Call us today0800 160 1298
 
 

Advantage Litigation

Welcome to Advantage Litigation Services. We provide affordable access to commercial litigation.

  • Home
    Home This is where you can find all the blog posts throughout the site.
  • Categories
    Categories Displays a list of categories from this blog.
  • Tags
    Tags Displays a list of tags that have been used in the blog.
  • Bloggers
    Bloggers Search for your favorite blogger from this site.
  • Team Blogs
    Team Blogs Find your favorite team blogs here.
  • Login
    Login Login form

Internet news aggregators relieved over proposed EU copyright changes

Posted by on in Uncategorized
  • Font size: Larger Smaller
  • Hits: 1037
  • Subscribe to this entry
  • Print

In a move that will come as a relief to internet news aggregators such as Google News and the Huffington Post, the European Parliament has confirmed in principal the rules to be covered under the European Copyright Directive. The proposed reforms, which have been two years in the making, are still subject to final review but in draft form they would appear to assuage news aggregators who feared that they may face copyright legal action or other penalties for displaying short pieces of content – known as ‘snippets’ – from other, third party sources.

The most contentious part of the proposals that deal with the use and publication of news ‘snippets’ come under articles 11 and 13 of the draft legislation. The Article 11 wording now indicates that news aggregators can freely share ‘snippets’ of news articles, provided they do not ’abuse’ this right and that the snippet is ‘very short’. This contrasts with the original proposals which indicated that aggregators would need to obtain a licence to share such snippets. The original proposals suggested they have to obtain a licence first.According to the agreement, the uploading of protected works for purposes of criticism, quotation, parody or caricature has also been protected.

Kathy Berry, a lawyer at Linklaters, said the changes are likely to mean that internet news aggregators will be able to maintain their current business model and therefore Article 11 'no longer has any real teeth’. She added:

If article 11 does not require news aggregators to compensate press publishers, it is not clear what it will, or is intended to, achieve in practice”

The general feeling seems to suggest that it will be up to the courts to decide whether news platforms and aggregators have made ‘best efforts’ to avoid copyright infringement and what ‘very short extracts’ are excluded from the new press publishers’ right under article 11.

Do you to take legal action over a copyright issue?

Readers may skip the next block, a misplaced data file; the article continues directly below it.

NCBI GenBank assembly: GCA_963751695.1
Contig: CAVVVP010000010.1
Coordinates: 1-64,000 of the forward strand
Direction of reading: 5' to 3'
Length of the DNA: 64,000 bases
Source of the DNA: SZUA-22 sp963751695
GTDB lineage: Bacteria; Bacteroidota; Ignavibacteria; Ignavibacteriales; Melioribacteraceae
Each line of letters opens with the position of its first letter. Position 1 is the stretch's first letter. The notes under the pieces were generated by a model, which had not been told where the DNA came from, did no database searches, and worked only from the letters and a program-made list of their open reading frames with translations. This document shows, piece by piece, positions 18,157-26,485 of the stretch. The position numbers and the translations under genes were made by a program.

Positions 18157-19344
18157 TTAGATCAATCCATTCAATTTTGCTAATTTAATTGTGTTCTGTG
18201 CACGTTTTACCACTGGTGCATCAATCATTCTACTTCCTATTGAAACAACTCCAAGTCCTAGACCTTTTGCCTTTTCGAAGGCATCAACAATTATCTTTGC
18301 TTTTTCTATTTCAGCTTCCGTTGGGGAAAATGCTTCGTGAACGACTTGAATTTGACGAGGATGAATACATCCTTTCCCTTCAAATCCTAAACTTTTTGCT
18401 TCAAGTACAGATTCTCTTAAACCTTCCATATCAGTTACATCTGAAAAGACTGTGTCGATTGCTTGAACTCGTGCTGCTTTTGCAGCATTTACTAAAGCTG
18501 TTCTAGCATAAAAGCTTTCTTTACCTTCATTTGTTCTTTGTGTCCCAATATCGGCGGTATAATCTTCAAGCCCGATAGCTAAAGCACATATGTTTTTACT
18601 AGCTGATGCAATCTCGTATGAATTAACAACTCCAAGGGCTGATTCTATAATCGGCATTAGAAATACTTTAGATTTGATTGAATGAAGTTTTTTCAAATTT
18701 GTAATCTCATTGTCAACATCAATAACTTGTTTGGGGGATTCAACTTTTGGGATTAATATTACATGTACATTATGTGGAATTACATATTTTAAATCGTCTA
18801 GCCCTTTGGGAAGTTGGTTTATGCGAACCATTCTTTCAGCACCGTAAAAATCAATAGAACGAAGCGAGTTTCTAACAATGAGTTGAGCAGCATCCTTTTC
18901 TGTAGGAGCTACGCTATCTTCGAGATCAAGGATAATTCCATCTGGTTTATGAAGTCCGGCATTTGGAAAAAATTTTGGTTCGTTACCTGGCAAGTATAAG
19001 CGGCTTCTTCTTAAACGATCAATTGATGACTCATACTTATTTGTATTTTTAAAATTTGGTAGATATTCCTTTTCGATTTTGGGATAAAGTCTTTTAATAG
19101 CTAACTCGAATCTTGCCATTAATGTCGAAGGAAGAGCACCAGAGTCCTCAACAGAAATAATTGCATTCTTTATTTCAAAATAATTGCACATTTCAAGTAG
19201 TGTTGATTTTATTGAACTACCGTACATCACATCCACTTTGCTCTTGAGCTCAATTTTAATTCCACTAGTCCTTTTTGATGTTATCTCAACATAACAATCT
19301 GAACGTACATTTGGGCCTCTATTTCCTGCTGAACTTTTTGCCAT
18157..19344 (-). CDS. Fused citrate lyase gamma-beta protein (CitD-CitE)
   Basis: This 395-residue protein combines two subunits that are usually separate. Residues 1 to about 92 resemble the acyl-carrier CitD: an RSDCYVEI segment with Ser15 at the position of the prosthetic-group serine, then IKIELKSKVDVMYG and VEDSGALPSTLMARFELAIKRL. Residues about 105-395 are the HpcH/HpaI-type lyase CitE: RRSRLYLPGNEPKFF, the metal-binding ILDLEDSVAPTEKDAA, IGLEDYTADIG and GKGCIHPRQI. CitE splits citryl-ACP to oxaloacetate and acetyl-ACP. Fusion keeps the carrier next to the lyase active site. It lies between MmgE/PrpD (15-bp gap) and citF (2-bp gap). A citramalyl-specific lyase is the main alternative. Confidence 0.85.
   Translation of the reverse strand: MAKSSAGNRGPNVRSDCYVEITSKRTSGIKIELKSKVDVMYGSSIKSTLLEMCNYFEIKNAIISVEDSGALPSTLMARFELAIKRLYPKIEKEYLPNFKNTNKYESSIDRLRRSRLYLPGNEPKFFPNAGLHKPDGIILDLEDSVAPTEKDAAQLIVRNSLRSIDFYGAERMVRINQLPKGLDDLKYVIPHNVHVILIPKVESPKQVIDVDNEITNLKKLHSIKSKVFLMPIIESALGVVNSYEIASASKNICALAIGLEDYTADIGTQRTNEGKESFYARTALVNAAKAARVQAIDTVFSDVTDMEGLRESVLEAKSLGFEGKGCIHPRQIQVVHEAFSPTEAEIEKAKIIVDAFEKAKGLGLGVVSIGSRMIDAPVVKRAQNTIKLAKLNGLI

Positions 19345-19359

If you are thinking about suing another company but are worried about the costs of resolving the dispute or going to court, Advantage Litigation Services can help. We have vast experience navigating the different ways of funding commercial dispute resolution and are best placed to help you identify the most appropriate funding option and litigation protection that will best benefit you and your business. Click here to contact us or call 0800 160 1298 to discuss how we can help you manage the risks and find a funding option that works for you.

Get in touch

  1. Your Name(*)
    Please let us know your name.
  2. Your Email(*)
    Please let us know your email address.
  3. Company Name(*)
    Please write a subject for your message.
  4. Your Phone Number
    Invalid Input
  5. Message(*)
    Please let us know your message.
  6. Anti-Spam, please enter the characters shown
    Anti-Spam, please enter the characters shown
    Invalid Input

Latest News

  • Following recent Supreme Court rulings in two professional negligence cases, the Court has outlined a “wholly new legal roadmap” for professional negligence claims made in England and Wales. As a result, the Professional Negligence Lawyers Association (PNLA) have said that existing claims will now need to be reviewed, stating that “for many there could be a substantial impact on the likely chances of success and the assessment of financial loss”.The cases in question are Khan v Meadows [2021] and Manchester Building Society v Grant Thornton UK LLP [2021]. The first case centred on whether a medical expert, who failed to diagnose that a mother carried the haemophilia gene, was liable for the costs associated with her son’s autism as well as his haemophilia, whilst the second case concerned whether accountants Grant Thornton were liable for the costs of a building society... Read More

  • A recently failed business claim that was dismissed at court has once again highlighted the many pitfalls and legal complexities facing litigants in person (LIPs – that is, individuals taking legal action without professional representation from a solicitor or barrister). The claim in question - Daly & Anr v Ryan & Anr. 2021 - concerned an individual businessman who had a costly judgment entered against him simply because he had repeatedly failed to abide by the rules. Read More

  • Latest statistics from the Solicitors Regulation Authority (SRA), who are responsible for the regulation of solicitors and law firms in England and Wales, confirm what many in the profession have been predicting for a while; that law firms are accelerating the consolidation process as they begin to embrace new ways of working. Read More